Colony Collapse Disorder

Each time large-scale colony losses occur, it prompts animated debates between scientists generally without a clear-cut resolution (Rennie et al., 1921; Bailey, 1964; Oertel, 1965; Foote, 1966; Kauffeld, 1973; Olley, 1976; Thurber, 1976; Wilson and Menapace, 1979; Shimanuki et al., 1994; Tew, 2002; Svensson, 2003; Anderson, 2004). In this recent case researchers are focusing on a wide range of pathogens and external causes (parasites, viruses, pollen, nectar, pesticides and stress), but at the moment the pathogen responsible for the syndrome has not yet been found (Cox-Foster et al., 2007; Stokstad, 2007a,b; Oldroyd, 2007; Anderson and East, 2008; Cox-Foster et al., 2008).

Recently, a virus called Israeli Acute Paralysis Virus (IAPV) has been considered as a marker and has been suspected (but not confirmed) to be the pathogen responsible for CCD, or at least a co-factor (Cox-Foster et al., 2007; Palacios et al., 2008). The problem of confirming this virus as a marker for CCD is its close relationship with other two viruses called Kashmir Bee Virus (KBV) and Acute Bee Paralysis Virus (ABPV) (de Miranda et al., 2010a ); this similarity between these three viruses often leads to misidentification (Palacios et al., 2008).

At the moment further work is required to elucidate the precise role(s) that these viruses play in this syndrome , and if they act alone in the causation of the disease or if they need external factors that can boost their virulence (Cox-Foster et al., 2007, 2008; Anderson and East, 2008; van Engelsdorp et al., 2008).

You can find more information about CCD following the Videos page or going to the USDA ARS dedicated webpage.

Considerations about CCD and hive loss

CCD is characterized by a sudden loss of hives (up to 90%) in apiaries without a clear precedent history of disease (van Engelsdorp et al., 2007, 2008; Cox-Foster et al., 2007). CCD syndrome can be differentiated from colony losses caused by other means by a rapid reduction in the adult bee population with no sign of dead bees inside the hives or in the region of the apiary (van Engelsdorp et al., 2007, 2008; Cox-Foster et al., 2007). CCD colonies often have plenty of stores (honey and pollen) and a large area of untended brood. Often the queen remains with a small group of young attending workers (van Engelsdorp et al., 2007, 2008; Cox-Foster et al., 2007). What is really strange is that the hive products are not stolen by other bees and even the wax is not spoiled by the wax moth as usually happens when an abandoned hive is left in the field. Basically both honey bees and moth seems to refuse the products of the abandoned hive.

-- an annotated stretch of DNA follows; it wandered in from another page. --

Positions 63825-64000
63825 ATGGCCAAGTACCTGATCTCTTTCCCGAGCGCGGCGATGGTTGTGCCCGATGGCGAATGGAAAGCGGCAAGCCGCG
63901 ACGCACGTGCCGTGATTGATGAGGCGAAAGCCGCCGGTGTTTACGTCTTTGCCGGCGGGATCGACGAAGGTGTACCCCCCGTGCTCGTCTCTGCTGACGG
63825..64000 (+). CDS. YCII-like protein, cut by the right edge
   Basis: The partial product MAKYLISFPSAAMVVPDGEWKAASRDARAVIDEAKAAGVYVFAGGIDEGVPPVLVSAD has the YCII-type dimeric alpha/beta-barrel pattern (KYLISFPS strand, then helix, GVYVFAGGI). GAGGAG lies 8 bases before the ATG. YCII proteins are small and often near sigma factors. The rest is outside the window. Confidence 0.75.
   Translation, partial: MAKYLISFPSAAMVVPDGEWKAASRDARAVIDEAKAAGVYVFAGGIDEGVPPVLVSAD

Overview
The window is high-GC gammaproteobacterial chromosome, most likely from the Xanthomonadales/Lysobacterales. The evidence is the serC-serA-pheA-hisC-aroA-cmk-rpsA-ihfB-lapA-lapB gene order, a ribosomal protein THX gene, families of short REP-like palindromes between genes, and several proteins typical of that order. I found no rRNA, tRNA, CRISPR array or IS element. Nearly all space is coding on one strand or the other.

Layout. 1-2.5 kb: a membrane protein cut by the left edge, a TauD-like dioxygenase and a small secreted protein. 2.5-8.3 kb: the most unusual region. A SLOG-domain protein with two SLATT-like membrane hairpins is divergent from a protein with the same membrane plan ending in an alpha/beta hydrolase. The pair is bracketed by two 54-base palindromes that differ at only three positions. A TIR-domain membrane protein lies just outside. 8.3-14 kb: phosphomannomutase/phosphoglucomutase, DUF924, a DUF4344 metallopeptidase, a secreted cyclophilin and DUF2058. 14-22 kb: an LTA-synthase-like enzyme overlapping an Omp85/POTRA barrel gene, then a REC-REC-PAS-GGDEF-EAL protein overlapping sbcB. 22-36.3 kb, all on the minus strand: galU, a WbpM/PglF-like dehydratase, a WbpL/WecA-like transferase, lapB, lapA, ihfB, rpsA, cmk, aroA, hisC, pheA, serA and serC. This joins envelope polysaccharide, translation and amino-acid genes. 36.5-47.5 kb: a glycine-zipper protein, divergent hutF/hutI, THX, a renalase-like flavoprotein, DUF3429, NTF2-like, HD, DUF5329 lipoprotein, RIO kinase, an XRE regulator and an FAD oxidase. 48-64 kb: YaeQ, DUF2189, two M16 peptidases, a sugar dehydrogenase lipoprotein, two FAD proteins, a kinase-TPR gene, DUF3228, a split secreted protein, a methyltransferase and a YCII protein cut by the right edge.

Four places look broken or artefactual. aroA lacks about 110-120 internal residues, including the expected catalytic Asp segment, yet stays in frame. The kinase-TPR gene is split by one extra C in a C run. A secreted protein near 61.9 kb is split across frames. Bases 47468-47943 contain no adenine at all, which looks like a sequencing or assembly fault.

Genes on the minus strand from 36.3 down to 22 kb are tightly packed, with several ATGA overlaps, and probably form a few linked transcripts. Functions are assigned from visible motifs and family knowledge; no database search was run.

Apart from CCD, large-scale bee losses with apparently cryptic causes have been shown to occur throughout history, and the phenomenon is quite constant across the years as shown in Table 1.1.

Tab 1.1: Summary of the historical reported colony loss. Shown are the year when the colony loss happened, the location, and the author that described it. (de Miranda et al., 2010a )